This final position of Rāmānujācārya has linguistic roots. According to both the Bhāṭṭa and the Prābhākara school of Mīmāṃsā, the relation betweeen a word and the entity it means is fixed (nitya). Nonetheless, this does not mean that everyone, upon hearing for the first time a word, automatically understands its meaning.
Rather, one needs first to acquire proficiency in language through exposure to the usage of elders and through witnessing the connection of this verbal usage to physical actions (both these aspects may be referred to as vyavahāra). E.g., after having heard one's grandfather ordering:“Bring [the] cow!," one sees one's father bringing a cow. Through many similar instances, one eventually learns the meaning of the words “Bring!” and “cow”.

However, according to the Prābhākara Mīmāṃsā, the meaning conveyed by the Veda is a duty (kārya) that is unprecedented (apūrva). Hence, how could it be possible to learn the relation between a word and a meaning in the case of an unprecedented duty (apūrvakārya) through the usage of one's seniors? And if this is not possible, how could one understand the meaning of the Vedic words referring to it?
In fact, the relation between Vedic words and the unprecedented duty is fixed, but a meaning can be grasped only by people who have previously understood, by means of the linguistic usage of senior speakers, the relation between the signifiying word and its meaning. Hence, a relation lying beyond the possibility of being grasped in the usage of senior speakers would be fixed, but unattainable and useless for human beings. Nor can it be said that one can learn the meaning of Vedic words referring to an apūrvakārya through the Veda itself, as in this case there would be a vicious circle (the elders' usage would depend on the Veda, whose understanding depends on the elders' usage).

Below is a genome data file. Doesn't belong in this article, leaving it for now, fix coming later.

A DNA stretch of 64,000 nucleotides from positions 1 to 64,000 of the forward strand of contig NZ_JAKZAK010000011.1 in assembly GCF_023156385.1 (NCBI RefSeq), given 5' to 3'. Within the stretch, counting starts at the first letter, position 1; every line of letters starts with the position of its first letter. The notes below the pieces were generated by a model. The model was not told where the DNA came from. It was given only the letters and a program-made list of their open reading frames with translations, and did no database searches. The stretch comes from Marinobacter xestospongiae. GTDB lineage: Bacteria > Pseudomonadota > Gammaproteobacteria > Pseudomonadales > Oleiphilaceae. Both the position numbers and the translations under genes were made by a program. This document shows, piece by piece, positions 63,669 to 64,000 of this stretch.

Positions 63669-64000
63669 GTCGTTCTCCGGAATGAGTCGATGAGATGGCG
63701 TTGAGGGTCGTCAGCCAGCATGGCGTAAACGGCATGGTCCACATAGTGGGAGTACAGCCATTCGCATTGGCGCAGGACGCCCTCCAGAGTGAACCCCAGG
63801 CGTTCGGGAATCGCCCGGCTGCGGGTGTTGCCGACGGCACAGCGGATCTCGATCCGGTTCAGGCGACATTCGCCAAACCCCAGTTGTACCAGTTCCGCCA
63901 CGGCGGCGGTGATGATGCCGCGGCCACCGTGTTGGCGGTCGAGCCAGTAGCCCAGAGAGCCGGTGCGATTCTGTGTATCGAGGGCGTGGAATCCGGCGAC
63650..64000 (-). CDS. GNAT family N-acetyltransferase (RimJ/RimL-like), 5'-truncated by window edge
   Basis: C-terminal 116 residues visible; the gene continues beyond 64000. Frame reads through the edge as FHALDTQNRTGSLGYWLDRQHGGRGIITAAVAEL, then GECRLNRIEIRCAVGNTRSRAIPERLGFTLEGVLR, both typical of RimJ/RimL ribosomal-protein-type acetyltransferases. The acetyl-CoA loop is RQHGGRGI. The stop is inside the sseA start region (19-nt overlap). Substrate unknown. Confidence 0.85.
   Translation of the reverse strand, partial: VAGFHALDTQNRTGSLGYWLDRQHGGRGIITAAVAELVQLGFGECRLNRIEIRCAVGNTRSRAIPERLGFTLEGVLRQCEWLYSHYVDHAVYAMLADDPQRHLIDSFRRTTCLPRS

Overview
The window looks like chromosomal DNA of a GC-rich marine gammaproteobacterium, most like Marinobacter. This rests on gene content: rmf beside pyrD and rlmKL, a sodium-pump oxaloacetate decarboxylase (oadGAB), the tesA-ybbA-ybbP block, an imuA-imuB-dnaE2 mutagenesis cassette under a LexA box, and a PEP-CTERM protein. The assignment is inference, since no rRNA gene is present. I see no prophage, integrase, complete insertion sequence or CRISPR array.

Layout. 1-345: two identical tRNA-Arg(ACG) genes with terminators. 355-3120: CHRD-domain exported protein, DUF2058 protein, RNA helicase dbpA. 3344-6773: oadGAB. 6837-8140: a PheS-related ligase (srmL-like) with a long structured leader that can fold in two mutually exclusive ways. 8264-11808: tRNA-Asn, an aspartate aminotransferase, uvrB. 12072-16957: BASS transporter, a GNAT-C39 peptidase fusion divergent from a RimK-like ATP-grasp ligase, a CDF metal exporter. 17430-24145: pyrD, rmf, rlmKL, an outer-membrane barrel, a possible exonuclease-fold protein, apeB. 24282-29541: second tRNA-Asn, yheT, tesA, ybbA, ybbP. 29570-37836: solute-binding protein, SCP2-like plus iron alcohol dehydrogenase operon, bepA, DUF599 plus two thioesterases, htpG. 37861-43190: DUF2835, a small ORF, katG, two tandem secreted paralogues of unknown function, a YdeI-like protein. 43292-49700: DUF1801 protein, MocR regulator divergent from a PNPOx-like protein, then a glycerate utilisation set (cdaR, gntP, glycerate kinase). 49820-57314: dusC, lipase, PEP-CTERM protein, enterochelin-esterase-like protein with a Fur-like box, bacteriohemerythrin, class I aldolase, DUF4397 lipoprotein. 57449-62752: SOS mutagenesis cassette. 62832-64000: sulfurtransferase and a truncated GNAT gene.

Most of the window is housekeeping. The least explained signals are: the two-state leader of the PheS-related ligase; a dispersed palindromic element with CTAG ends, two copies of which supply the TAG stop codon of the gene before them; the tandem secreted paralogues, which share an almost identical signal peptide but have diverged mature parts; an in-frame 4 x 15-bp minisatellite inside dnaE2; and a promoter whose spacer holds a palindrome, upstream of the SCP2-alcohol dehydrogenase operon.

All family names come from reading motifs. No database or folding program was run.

For some tables on this topic, see here.

Monday, April 4, 2011

Offer and demand in Indology

A close friend looks for someone able to identify secondary sources in Jayanta's Nyāyamañjarī and cannot find any suitable candidate. A colleague looks since months for someone who could collate manuscripts. Several other colleagues tell me how hard it is to find scholars who are willing to help their projects.
In all these cases, the people would be payed well enough (for Indological standards) and I have a long list of acquaintances who are brillant Sanskritists and jobless. So, why does not the offer meet the demand? I can think of two possible solutions:

  1. 1. Sanskritists are not trained to work in a team. Most of all, they are trained to work as lonely scholars and cannot accept to work for someone else's projects.
If so, there is hardly something we can do, apart from trying to make young scholars more aware of what they really want to achieve (does lonely work really work?…). But a different option may be:
  1. 2. There is no way offer can meet demand.
If the latter is the case, one could fancy of a database for people looking/offering temporary jobs for which knowledge of Sanskrit and/or Indian philosophy and/or Indian palaeography is/are required. What do readers think? What is the real answer? And what could help?